Sherri Smith could have added a romance in with Daniel and Fen but instead she decided to create more of a deep friendship and dependency that made their survival attempts even more intense.

I really enjoyed this book. It had lots of moments where I couldn't wait to turn the page to see what happened. This is a young adult book but it did have some intense moments that almost could make it adult and I loved that about it!

So needless to say I will be looking for future books by the incredible Sherri Smith!!!
Profile Image for Elizabeth.
618 reviews48 followers
February 7, 2017

1. Diversity is a big part of the world building which I loved
2. The dialect was just different enough to give it a different feel without being distracting
3. No romance!!!!! So refreshing!
4. World building is really well done. Super interesting.

Dislikes (of a sort. Mostly things I don't know how I feel about)

1. I can't decide if I like the ambiguity of the ending, or if I am unsatisfied with it
2. Also can't decide if I like that it's kind of like if you were a side story in a larger plot or if I wanted more of that story too. I found it both refreshing and frustrating haha! I do think I could have been happy with another 100 pages (but I'm notorious about liking overly large books).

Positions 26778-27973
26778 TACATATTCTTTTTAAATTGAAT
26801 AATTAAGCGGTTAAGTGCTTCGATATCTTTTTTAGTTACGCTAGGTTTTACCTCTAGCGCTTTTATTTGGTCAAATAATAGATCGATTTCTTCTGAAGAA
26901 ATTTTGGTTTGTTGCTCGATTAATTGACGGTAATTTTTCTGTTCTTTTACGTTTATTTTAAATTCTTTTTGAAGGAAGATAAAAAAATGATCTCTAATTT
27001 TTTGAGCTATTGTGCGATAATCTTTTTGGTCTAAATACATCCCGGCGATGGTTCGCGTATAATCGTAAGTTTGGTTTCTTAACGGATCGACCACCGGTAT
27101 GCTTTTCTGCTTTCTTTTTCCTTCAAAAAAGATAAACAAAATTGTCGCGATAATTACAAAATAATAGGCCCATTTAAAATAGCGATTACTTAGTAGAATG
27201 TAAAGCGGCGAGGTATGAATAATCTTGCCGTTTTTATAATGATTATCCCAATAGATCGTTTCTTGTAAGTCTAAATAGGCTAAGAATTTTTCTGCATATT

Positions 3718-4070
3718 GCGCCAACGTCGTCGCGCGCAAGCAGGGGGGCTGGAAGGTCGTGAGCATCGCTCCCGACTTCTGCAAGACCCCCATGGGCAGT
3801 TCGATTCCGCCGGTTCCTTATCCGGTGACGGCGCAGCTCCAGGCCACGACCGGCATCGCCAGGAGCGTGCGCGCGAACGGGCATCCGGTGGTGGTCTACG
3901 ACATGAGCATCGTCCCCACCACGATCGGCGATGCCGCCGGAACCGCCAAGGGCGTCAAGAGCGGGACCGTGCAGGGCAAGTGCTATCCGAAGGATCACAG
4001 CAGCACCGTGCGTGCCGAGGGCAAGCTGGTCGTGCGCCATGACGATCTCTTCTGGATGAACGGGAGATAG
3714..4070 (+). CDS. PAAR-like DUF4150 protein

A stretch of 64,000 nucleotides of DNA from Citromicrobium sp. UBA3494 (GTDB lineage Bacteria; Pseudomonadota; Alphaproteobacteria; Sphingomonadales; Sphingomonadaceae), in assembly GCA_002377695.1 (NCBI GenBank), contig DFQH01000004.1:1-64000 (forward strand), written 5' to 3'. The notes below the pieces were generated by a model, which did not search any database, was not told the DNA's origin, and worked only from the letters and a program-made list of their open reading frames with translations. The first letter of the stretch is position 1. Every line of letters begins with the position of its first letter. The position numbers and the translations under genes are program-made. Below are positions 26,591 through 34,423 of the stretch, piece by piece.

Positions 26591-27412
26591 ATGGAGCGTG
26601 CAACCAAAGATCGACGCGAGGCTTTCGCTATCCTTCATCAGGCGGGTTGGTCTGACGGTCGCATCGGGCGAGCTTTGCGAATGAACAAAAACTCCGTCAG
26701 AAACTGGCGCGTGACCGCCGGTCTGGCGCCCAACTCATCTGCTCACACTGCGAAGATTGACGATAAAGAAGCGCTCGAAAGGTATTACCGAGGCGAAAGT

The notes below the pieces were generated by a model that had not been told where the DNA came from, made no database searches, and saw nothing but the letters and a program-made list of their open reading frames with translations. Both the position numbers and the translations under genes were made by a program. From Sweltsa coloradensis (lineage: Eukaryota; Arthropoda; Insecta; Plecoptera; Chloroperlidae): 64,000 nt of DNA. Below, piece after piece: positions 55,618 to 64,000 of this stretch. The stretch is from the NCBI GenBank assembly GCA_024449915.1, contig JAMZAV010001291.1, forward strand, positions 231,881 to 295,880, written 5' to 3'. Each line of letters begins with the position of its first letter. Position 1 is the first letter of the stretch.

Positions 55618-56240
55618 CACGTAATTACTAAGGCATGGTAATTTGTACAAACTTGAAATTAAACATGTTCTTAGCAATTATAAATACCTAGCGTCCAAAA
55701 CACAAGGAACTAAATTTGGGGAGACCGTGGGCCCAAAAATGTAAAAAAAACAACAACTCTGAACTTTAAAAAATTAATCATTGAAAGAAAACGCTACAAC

Definitely a book more people should be talking about! I never would have heard of it if it weren't for La La (and definitely wouldn't have read it so soon if she hadn't sent me a copy!)
Profile Image for Susan Tunis.
812 reviews177 followers
October 31, 2021
All Hallows Read #6

Yes, I celebrated All Hallows Read with the traditional gifting of books, but I'm also borrowing the title for my Halloween reading marathon.

And, while this novel could be classified into any number of genres, as far as I'm concerned, it's horrifying enough. And downright eerie! Because this novel, published nearly a decade ago, is set in a near future New Orleans (where I currently live). That New Orleans, much like this one, has been ravaged by increasingly strong, increasingly prevalent hurricanes. And that New Orleans, much like this one, has been devastated by a virus called Delta. However, the US of Sherri Smith's fictional world has taken a novel approach to deal with New Orleans--they've literally walled it off from the rest of the continent. It's a no-man's-land, and presumed by most to be peopled by only the dead.

But that is very much not the case. Society has been broken down into tribes based on blood type to slow the destruction of the virus. Our protagonist Fen was born into this world. It's the only thing she's ever known, and as a carrier of the virus, she will never be allowed to leave it. People from the other side of the heavily guarded border are not allowed to cross either, but that doesn't stop David, a scientist on a mission to cure this disease. And now you've got the catalyst for your story.